Reform in England and Wales

When Lord Woolf was lord chief justice, from 2000 to 2005, he wanted court officials to install information technology in the civil courts as part of his civil justice reforms.1 “They set about wiring the Royal Courts of Justice and other courts at enormous expense,” his successor recalled in 2016. “They did not have the money to complete it and the wiring is now completely redundant — as everything is Wi-Fi.”2

One reason why attempts to introduce IT in the courts failed so badly around the turn of the century was that the judges had no effective voice in running the courts in which they sat. That, in turn, led to misunderstandings over such fundamental issues as whether the IT being installed for the judges would provide them with the case management functions they wanted.3 It’s now accepted that computerisation projects fail when designers and programmers are too remote from their customers. For such systems to succeed, the people who build them must understand the needs of the people who will use them. Users must approve every stage of development.

This paper is about reforming the courts and tribunals of England and Wales for the digital age. That’s not simply a question of using IT to support or replace existing paper-based systems. As one leading judge has observed, “a word processor is really little more than an electronic version of the printing press invented all those centuries ago in Renaissance Italy… We must embrace the use of IT to do things that only IT can do.”4

But, as another judge discovered to his cost, some lawyers had failed to grasp that simple message. Mr Justice Popplewell, the judge in charge of the Commercial Court, issued a heart-felt practice direction5 in February 2018. It related to the court’s electronic filing and case-management system, known as CE-File.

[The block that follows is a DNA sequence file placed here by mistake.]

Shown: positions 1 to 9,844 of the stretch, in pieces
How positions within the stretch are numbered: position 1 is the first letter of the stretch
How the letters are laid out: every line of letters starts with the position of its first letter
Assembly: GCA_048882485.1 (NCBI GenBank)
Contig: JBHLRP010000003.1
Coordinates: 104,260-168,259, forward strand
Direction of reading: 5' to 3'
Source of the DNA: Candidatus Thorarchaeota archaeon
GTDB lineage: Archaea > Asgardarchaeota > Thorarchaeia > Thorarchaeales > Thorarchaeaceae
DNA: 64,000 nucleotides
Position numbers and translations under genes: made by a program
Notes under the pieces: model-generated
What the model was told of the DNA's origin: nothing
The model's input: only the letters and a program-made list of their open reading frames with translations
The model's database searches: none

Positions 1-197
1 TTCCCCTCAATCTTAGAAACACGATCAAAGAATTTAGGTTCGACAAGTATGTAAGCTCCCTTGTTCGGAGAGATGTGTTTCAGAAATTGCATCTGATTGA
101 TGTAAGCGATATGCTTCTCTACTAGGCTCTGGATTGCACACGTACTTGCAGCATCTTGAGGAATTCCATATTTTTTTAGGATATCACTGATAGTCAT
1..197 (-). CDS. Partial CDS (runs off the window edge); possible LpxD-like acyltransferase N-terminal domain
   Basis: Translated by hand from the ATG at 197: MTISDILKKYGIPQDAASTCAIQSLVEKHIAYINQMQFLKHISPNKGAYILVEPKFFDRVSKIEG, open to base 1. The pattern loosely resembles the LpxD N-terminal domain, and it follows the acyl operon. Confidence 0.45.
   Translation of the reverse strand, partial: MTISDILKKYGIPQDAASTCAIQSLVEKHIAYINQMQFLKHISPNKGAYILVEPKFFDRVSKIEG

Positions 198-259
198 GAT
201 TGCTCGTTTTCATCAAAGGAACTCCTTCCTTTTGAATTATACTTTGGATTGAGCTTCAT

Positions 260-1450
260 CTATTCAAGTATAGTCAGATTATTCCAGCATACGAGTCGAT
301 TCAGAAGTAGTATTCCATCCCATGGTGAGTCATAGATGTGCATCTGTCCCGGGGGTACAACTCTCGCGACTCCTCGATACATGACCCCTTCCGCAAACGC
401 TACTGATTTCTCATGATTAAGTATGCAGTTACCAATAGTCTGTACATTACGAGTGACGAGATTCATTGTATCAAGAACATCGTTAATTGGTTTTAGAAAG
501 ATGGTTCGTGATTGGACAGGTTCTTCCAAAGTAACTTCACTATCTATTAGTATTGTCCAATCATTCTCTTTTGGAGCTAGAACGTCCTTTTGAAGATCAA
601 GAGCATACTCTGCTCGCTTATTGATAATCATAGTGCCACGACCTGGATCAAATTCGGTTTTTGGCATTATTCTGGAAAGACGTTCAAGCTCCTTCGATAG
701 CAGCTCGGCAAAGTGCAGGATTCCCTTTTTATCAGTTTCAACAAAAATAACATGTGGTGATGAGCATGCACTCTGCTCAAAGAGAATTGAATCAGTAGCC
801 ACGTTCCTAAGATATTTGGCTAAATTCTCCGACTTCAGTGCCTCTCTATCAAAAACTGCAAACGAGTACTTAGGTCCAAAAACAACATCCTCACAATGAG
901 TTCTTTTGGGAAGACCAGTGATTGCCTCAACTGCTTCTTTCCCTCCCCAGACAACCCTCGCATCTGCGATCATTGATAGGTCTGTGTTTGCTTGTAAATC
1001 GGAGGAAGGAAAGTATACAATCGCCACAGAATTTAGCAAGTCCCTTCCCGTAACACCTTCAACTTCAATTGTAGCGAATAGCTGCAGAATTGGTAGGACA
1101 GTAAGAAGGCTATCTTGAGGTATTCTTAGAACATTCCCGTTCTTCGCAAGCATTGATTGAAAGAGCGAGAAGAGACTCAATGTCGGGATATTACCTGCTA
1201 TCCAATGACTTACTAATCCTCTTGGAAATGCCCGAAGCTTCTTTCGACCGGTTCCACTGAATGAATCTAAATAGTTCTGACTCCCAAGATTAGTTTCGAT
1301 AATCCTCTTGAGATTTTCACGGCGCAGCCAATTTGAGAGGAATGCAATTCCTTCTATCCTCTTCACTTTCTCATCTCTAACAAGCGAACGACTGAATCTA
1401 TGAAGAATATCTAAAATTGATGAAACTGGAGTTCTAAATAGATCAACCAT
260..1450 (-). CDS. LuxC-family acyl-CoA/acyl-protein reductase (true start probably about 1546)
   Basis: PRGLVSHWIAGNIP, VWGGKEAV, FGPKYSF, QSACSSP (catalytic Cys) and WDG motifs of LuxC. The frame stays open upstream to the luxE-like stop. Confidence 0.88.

“The practice in relation to filing applications on CE-File which are intended to be dealt with without a hearing is causing a huge waste of time for the judges dealing with them and for the staff supporting them,” he said. People were regularly ignoring the instructions in the court guide. “Judges and staff will no longer root around in the event log trying to find the relevant material, as they do at present. Non-compliant applications will simply be rejected.”

What seemed to have gone wrong was that lawyers were filing vast numbers of electronic documents in much the same way as they used to lodge huge piles of paper. No doubt that was much easier for them. But it missed the point of an electronic case-management system, which is that documents can be linked and indexed in the same way as web pages.

If digitisation is going to be effective, it must be deployed to change the way the justice system operates — to find better ways of delivering justice.

Although new systems will be built round the needs of court users, the judges are going to have to make them work. It follows that the people who direct the reforms must be members of the judiciary.